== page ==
Today Sir Patrick Moore died. And also today, I heard about his controversial views.
I have only recently become interested in astronomy, and so have only recently started regularly watching the Sky at Night. Of course I knew who Patrick Moore was for many years before this, but I’ve never heard anyone mention his controversial views. Until today. Perhaps I’ve just managed to avoid them. I do tend to try to avoid things that induce rage… Or perhaps people don’t like to mention them.
Since his death was announced earlier today, I’ve started reading both praise and criticism, and various quotes and articles started being tweeted around.
In 2007, on reading about Moore’s misogynistic comments, Phil Plait blogged:
A couple of years ago I was invited to go on the show as a guest of Sir Patrick’s — he is a Moon hoax debunker as well — but we couldn’t work out the details. Now I won’t go on even if they ask me again. It’s a shame, really, but since he’s made his views public, I don’t see much of a need to endorse him, tacitly or otherwise.
His views on women are bizarre. He blames women for lowering the quality of programmes on the BBC and states that he stopped watching Star Trek when they started having female commanders. Read some of his quotes in this old BBC article.
And then there are also the xenophobic (bordering on racist) comments.
I highly recommend the Activism and Political Beliefs section of this Wikipedia page. Sir Patrick Moore was…complicated should we say?
Today Phil Plait blogged about Moore again and said this:
I don’t think we necessarily need to forgive the recently deceased their failings, but neither should we let that keep us from praising their accomplishments.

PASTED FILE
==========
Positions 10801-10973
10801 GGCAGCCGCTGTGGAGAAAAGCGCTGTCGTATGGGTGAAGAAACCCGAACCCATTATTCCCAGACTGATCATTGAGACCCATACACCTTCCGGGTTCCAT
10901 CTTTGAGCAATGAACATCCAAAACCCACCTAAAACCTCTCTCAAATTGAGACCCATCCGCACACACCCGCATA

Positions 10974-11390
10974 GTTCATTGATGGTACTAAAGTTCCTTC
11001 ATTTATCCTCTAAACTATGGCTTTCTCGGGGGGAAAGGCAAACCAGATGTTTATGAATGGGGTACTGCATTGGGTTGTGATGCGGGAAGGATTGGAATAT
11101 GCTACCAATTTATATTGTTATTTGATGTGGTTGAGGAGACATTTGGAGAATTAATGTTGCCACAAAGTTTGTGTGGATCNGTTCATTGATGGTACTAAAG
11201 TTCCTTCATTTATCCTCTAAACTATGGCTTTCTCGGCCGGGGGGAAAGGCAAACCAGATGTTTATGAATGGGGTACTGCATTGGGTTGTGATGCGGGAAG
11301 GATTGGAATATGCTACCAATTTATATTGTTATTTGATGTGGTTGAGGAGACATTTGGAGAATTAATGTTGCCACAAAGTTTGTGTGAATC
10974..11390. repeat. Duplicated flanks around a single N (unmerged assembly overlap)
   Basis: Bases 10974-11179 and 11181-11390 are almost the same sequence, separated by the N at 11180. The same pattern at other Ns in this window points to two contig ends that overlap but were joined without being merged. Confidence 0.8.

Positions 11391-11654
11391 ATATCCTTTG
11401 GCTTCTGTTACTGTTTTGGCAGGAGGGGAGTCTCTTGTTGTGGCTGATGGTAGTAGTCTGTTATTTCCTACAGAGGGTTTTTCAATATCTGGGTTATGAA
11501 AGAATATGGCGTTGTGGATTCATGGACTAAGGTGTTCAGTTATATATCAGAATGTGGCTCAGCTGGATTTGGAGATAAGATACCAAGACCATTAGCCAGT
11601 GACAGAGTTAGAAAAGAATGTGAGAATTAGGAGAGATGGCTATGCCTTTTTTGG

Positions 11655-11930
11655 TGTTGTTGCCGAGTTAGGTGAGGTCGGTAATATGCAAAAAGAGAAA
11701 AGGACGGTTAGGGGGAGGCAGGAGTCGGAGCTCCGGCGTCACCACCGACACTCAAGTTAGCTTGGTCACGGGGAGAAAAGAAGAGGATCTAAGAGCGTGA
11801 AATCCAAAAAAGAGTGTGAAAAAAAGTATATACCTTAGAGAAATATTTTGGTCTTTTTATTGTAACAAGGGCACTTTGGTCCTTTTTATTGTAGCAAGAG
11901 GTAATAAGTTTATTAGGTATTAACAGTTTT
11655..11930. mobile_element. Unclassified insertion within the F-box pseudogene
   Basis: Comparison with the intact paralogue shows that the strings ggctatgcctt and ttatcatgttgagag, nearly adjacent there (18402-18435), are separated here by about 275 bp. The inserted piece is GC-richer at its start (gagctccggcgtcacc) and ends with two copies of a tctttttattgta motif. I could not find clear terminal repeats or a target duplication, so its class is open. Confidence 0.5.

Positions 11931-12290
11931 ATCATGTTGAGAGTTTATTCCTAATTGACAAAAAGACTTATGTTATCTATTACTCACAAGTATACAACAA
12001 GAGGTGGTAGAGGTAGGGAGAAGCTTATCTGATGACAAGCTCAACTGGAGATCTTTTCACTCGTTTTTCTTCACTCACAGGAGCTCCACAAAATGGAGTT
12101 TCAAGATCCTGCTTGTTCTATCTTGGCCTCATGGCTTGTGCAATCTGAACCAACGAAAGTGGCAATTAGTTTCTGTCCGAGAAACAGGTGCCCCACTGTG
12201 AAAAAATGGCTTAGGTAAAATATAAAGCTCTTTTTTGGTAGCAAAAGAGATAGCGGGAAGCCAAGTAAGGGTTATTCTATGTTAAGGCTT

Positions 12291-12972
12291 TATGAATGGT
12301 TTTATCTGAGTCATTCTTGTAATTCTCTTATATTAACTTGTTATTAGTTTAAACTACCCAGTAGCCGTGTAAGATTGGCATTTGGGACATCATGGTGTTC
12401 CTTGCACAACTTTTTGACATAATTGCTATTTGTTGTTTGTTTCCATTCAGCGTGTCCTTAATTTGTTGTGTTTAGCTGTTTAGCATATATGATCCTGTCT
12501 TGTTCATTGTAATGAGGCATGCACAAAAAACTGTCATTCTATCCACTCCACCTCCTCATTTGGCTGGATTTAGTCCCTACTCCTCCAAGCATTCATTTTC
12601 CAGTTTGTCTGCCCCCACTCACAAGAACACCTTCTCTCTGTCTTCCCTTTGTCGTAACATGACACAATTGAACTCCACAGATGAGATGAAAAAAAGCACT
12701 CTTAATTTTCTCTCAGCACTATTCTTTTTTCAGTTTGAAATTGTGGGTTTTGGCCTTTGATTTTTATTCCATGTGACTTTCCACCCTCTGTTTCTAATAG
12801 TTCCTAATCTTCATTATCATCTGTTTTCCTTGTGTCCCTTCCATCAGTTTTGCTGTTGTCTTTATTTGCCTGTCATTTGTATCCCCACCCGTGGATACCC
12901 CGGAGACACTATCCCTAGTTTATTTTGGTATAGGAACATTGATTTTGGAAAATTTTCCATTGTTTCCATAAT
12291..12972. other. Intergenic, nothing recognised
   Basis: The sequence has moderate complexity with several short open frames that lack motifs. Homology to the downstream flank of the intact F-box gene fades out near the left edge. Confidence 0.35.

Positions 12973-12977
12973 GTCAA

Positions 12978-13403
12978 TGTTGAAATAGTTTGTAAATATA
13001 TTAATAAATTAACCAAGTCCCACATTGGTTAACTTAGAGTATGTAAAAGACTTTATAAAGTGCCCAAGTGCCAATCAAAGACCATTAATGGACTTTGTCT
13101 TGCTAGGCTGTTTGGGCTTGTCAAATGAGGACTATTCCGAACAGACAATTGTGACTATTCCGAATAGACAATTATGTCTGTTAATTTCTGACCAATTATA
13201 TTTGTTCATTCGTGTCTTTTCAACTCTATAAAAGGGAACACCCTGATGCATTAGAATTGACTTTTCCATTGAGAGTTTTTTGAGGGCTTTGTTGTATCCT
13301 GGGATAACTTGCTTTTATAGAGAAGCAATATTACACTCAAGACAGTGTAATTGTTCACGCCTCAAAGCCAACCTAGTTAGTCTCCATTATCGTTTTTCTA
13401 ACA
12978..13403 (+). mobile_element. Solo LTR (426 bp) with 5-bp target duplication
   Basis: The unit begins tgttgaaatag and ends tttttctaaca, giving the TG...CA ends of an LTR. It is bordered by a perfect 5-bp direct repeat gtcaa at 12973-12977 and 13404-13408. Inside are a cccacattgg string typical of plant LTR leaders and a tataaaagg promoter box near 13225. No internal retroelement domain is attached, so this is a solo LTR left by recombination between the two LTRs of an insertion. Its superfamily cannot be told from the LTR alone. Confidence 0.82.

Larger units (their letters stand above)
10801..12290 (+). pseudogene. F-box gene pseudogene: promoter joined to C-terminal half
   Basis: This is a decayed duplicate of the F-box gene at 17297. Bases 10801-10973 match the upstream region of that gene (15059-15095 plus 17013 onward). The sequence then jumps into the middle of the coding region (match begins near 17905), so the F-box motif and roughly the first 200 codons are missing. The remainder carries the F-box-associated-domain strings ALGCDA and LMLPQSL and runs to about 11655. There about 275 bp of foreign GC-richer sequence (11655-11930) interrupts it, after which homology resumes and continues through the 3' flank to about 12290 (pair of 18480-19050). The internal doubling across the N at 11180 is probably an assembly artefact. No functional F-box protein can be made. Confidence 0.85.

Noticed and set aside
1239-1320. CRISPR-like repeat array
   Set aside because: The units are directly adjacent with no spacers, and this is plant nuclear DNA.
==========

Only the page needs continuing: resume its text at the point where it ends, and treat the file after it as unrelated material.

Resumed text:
I Tweeted this in agreement and received a “playing devil’s advocate” reply from a friend that made me stop and think.
So, can you appreciate someone’s work and accomplishments even if some of their views are opposite to your own?
Yes, I think you can.
On one of the few times I have gotten myself into a “discussion” with a creationist, this is one of her killer arguments:
How can you of all people believe in evolution? Darwin was a racist.
This clearly nonsense argument was something I’d now recognise as a logical fallacy (this conversation was a few years ago, much before I’d heard of skepticism and logical fallacies). I now know that this is the Poisoning The Well logical fallacy. Of course, regardless of whether Darwin was a racist or not, this does not invalidate Darwin’s theories. [By the way, I recommend the RationalWiki Foundation page about Darwin and racism.]. That’ll teach me for trying to have discussions with creationists.
So that’s where I am. Sir Patrick Moore inspired many kids to become astronomers, Sky at Night is fantastic, and as an amateur astronomer he practically became the world expert on the Moon. He was a fantastic communicator and populariser of astronomy – I love what he did to promote astronomy and get people excited about it.
I just don’t have to agree with his non-astronomy related views.
- Phil Plait: Sir Patrick Moore, 1923 – 2012
- Phil Plait: Patrick Moore blows it, big time
- The Telegraph: Sir Patrick attacked over ‘racist’ comments
- Martha Henson: An encounter with Patrick Moore (people are complicated)
- BBC News: Moore blames women for ‘banal’ TV